Almost immediately after Disney renewed the contract of struggling CEO Bob Chapek in June, a revolt began.
According to the corresponding reports of both of them The Wall Street Journal swear Financial Times citing people familiar with the matter, senior members of the company’s top management, including Chief Financial Officer Christine McCarthy, began warning boardroom directors this summer that the entertainment giant was on the wrong track and pushing for his departure.
Chapek took over in February 2020 after fifteen years at the helm of Bob Iger and presided over ballooning losses in his streaming division – called Direct-To-Consumer (DTC) – the largest in the industry with 235 million subscribers across Disney+, Hulu and ESPN+.
To make matters worse, Chapek angered morale by firing the popular TV boss in June while failing to properly respond to Florida Gov. Ron DeSantis’ “Don’t Say Gay” bill, which led to his exit in March. Relations with Iger, meanwhile, had long since soured due to the latter’s continued interference from the boardroom.
The campaign to undermine Chapek’s authority ultimately bore fruit after the CEO announced earlier this month “difficult and uncomfortable decisions” that would include staff cuts after the DTC division reported losses more than doubled to $4 billion for the fiscal year just ended October 1, along with rising material costs. .
On Friday, Iger got a call from chairman Susan Arnold, and two days later, the veteran Disney executive agreed to return for two more years to steer the ship back on course.
“Many were approaching the board, Iger loyalists who felt marginalized,” said a source quoted by Financial Times.
Chapek’s firing came just days after Disney’s McCarthy vowed that DTC’s loss would improve by at least $200 million in the current first quarter over a $1.5 billion loss in the final three months of 2022.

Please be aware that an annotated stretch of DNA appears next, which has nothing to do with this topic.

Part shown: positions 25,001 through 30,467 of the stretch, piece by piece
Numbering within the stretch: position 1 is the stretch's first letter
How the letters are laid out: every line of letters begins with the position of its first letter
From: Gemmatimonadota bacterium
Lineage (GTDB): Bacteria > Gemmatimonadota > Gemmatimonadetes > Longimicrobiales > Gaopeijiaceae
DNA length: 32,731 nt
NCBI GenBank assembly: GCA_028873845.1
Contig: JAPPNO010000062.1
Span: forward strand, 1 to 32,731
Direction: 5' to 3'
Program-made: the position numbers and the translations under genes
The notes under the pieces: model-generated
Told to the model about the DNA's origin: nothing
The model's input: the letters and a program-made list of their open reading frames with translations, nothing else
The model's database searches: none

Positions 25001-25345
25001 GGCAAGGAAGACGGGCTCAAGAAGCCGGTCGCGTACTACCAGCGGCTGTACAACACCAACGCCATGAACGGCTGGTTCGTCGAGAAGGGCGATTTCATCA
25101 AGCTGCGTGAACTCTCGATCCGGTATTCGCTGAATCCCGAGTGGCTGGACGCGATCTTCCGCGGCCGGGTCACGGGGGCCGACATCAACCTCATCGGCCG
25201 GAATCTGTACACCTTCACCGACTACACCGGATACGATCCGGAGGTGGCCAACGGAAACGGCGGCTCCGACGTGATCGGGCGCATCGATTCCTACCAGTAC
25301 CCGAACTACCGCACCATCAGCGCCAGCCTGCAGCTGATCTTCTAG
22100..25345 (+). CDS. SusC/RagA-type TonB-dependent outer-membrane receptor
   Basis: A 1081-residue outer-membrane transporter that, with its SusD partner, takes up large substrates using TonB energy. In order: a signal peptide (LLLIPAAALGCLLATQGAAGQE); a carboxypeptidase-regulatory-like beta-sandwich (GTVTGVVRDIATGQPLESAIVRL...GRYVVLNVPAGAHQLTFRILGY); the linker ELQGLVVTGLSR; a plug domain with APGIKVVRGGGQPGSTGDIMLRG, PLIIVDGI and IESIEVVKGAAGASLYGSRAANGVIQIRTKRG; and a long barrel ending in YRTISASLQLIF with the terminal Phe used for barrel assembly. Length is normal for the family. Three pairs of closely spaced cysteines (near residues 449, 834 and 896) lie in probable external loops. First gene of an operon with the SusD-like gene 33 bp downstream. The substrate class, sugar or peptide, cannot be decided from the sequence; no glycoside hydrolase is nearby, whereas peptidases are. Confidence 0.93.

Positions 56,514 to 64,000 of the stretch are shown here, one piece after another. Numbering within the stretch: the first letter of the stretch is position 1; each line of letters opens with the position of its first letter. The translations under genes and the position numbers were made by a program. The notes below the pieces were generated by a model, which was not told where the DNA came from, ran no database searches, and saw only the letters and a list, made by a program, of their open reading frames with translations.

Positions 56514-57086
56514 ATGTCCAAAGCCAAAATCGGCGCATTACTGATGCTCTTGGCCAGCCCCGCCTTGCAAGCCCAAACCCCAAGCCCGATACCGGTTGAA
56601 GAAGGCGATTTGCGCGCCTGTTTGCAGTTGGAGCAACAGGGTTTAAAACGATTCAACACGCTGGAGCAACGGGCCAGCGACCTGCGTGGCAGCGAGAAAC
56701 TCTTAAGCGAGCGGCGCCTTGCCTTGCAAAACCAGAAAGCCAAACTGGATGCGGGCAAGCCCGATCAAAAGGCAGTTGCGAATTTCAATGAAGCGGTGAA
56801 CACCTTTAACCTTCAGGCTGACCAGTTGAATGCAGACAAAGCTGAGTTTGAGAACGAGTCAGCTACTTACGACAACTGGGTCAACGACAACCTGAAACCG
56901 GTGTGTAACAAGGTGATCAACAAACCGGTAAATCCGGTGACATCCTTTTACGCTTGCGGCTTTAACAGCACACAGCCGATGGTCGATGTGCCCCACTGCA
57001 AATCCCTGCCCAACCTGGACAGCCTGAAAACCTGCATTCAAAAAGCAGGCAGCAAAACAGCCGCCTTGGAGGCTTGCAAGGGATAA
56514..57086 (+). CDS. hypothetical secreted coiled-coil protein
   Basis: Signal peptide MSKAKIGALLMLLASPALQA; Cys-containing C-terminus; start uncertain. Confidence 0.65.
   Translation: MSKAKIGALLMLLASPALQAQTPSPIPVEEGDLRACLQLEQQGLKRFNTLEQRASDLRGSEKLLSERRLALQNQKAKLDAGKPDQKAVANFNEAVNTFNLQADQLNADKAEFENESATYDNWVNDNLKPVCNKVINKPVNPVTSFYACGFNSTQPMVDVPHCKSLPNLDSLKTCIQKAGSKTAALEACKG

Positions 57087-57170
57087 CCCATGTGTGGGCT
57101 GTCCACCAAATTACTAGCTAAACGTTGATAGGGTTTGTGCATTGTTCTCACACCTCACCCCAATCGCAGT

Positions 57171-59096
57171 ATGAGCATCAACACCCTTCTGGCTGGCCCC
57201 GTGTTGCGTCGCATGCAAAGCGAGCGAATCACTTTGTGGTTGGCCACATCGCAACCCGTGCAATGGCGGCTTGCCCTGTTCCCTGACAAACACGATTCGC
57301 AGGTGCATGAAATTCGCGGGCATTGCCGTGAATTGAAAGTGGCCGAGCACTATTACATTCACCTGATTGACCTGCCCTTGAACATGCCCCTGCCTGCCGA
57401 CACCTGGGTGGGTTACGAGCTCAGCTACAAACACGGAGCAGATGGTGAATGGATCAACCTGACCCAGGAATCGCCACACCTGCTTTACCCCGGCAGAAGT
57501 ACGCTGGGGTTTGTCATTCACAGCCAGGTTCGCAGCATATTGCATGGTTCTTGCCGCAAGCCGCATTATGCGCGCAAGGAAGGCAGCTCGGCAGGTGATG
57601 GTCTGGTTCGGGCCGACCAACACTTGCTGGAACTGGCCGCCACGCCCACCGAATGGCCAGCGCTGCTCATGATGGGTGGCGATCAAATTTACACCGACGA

She predicted an even bigger drop in red ink in the second quarter after price increases for Disney+ fed into full-year results.
“We believe that this [fiscal fourth] quarter we report is the low and it will improve from here,” the group’s chief financial officer said in a call with investors on November 8.i.e.
Spreader arm to go
The first step Iger took after being reinstated as CEO this week was to roll back Chapek’s signature strategy that separated decision-making about content creation from its marketing on the group’s various platforms such as streaming and cable.
The new arm, known as Disney Media & Entertainment Distribution, was given responsibility for profit and loss. This took it out of the hands of the group’s creative minds and placed it in the care of more traditional business school administrators.
Iger also cleared Chapek lieutenant and DMED chief Kareem Daniel, a former Goldman Sachs banker who, like Chapek, did not come from the creative side of the company but rose through the ranks of Disney’s Consumer Products retail and licensing division.
In a letter to Daniel’s staff seen by CNBCIger asked McCarthy to work on the design of “a new building that puts more decision-making back into the hands of our creative teams and streamlines costs.”
She is assisted by the three Chief Content Officers, Studios General Manager Alan Bergman, Television Director Dana Walden and Sports Director Jimmy Pitaro.
“I fundamentally believe that storytelling is what fuels this business,” Iger wrote, “and it belongs at the center of how we structure our business.”
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